Sessions number two and three from my Working with the Inner Child therapy were about getting into the role of the father and the mother and voicing everything that comes through: their words, messages, lessons, ways of punishment and rewarding, etc.
In the session when I had to “be” my father I could barely find any words he had said to me when I was young. I was remembering messages from older years very clearly but I couldn’t get back to the early years of my childhood.
During the session, feeling my inner child, I felt distance at first. Like my dad wanted to say something but he kept it inside, and there was all this silence. I felt love and compassion but also withdrawal and sadness.
Enacting my father, I felt like the words were getting stuck in my throat. I couldn’t possibly say what was on my mind to this little child. I loved her but regretfully I didn’t express myself.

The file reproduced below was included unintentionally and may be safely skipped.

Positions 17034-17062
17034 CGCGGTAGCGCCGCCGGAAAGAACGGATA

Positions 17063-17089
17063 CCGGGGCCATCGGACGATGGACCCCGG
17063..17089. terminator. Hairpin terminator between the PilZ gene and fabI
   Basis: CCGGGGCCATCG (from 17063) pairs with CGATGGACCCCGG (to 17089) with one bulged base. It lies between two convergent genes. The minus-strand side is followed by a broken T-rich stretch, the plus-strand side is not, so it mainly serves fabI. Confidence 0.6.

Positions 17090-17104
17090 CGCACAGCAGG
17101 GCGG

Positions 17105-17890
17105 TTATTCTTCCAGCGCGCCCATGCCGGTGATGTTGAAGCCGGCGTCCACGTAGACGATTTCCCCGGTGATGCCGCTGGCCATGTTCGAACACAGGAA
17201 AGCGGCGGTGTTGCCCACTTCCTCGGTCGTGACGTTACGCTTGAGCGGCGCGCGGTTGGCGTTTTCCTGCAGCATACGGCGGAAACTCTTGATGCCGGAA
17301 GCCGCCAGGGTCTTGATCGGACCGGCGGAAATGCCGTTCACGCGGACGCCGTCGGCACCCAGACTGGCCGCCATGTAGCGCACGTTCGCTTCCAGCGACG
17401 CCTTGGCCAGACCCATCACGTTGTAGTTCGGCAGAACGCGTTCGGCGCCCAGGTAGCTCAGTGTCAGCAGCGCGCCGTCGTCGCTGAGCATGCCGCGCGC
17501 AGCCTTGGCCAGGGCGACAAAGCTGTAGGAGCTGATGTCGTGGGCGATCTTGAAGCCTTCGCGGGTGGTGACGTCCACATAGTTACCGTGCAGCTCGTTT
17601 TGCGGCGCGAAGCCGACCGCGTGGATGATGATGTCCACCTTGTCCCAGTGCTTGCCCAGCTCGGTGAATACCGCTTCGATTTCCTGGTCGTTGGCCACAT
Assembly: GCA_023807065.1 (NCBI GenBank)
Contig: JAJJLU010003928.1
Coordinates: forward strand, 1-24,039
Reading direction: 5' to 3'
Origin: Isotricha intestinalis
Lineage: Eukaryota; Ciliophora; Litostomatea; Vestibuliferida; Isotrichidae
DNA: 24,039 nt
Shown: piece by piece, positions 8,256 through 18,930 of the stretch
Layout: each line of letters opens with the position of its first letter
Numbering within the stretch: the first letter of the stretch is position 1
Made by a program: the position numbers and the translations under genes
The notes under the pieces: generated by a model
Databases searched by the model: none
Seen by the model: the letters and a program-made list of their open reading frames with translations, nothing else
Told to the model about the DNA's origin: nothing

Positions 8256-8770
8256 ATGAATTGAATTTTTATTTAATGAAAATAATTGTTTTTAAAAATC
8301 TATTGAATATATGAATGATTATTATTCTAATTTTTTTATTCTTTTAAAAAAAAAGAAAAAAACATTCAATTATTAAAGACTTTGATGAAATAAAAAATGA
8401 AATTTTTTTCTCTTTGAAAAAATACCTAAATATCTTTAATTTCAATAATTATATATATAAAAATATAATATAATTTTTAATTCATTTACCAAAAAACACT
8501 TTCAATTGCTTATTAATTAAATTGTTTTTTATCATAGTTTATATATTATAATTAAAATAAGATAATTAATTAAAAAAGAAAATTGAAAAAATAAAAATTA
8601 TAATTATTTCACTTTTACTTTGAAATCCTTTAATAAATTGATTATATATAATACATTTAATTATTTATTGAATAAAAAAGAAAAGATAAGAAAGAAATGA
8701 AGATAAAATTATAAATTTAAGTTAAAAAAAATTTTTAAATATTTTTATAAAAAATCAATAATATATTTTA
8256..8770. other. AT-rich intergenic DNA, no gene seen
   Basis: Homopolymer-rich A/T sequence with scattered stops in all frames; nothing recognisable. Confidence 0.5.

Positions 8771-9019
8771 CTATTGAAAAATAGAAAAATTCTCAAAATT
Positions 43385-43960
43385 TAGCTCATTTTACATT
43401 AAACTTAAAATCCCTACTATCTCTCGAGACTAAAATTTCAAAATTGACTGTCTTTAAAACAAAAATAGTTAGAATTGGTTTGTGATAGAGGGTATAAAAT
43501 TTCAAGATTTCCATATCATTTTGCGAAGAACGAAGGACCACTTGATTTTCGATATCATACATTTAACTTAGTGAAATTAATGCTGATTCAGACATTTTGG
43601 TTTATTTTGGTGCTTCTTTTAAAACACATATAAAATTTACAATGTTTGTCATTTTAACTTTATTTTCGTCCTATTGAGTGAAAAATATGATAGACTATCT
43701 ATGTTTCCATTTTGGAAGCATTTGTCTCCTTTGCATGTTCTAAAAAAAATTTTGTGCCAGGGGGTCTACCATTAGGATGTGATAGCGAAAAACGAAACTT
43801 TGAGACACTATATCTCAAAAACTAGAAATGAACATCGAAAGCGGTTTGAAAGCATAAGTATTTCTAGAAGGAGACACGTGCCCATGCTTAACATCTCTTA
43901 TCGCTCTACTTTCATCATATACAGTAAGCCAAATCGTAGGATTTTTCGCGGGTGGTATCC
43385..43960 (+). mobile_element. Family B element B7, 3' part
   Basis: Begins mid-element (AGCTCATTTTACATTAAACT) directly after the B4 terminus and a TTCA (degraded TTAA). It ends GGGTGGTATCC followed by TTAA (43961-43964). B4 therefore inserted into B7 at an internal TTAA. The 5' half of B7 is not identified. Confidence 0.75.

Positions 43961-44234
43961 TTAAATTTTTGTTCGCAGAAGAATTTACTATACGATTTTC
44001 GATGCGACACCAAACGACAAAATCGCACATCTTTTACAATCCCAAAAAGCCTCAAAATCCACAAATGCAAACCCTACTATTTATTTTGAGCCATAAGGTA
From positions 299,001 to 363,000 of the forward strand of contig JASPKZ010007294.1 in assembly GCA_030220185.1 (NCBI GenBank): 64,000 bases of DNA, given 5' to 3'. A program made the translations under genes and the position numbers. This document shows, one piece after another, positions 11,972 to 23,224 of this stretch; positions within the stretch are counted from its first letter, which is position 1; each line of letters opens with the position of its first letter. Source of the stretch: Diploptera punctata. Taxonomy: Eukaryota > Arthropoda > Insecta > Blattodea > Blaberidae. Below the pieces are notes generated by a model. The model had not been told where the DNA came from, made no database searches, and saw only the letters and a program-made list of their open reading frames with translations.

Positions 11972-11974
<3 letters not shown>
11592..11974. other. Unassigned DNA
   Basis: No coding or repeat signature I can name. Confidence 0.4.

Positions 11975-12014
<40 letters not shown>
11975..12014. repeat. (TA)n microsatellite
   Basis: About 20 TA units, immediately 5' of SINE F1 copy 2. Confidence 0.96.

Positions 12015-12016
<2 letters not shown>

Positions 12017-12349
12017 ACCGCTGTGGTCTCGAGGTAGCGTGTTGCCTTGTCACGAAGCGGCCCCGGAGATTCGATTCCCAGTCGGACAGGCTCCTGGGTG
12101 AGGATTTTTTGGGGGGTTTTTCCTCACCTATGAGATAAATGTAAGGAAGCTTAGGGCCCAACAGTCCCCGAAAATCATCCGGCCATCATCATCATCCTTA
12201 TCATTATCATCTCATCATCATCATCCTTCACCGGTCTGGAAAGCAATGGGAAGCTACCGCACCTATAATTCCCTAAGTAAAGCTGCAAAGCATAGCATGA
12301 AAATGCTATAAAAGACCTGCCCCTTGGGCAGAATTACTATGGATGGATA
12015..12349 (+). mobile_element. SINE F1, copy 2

Later on, thinking about the session, I remembered that in my early years as a child I didn’t really spend much time with my dad. When I was little my mum had kept me away from him and my dad has kept away from me because of her. He was trying to avoid conflicts with her and possibly took a back stand in my upbringing at the time.
Thus, in moments of distress, I needed my dad to do something, to take a stand for me – like restoring the justice that had been undone (in my world), or fixing what needed to be fixed, ensuring a happy and fair ending to whatever the trouble might had been.
But that didn’t necessarily happen and I had to deal with the feelings on my own, trying to make sense of my reality and the world around me.
This has stirred many feelings in me – of confusion, loneliness, guilt, of being misunderstood, being alone in the world, being different, odd, weird, not fitting in; feelings of injustice, unfairness and wrongfulness; of having to fight for what I value, to defend and protect myself; of anger and aggression. Later on in life that has transpired into roles such as being the rebel, fighting authority, supporting the opposing and not-so-common views, siding with the weaker and the underdog, being the loser, the scapegoat.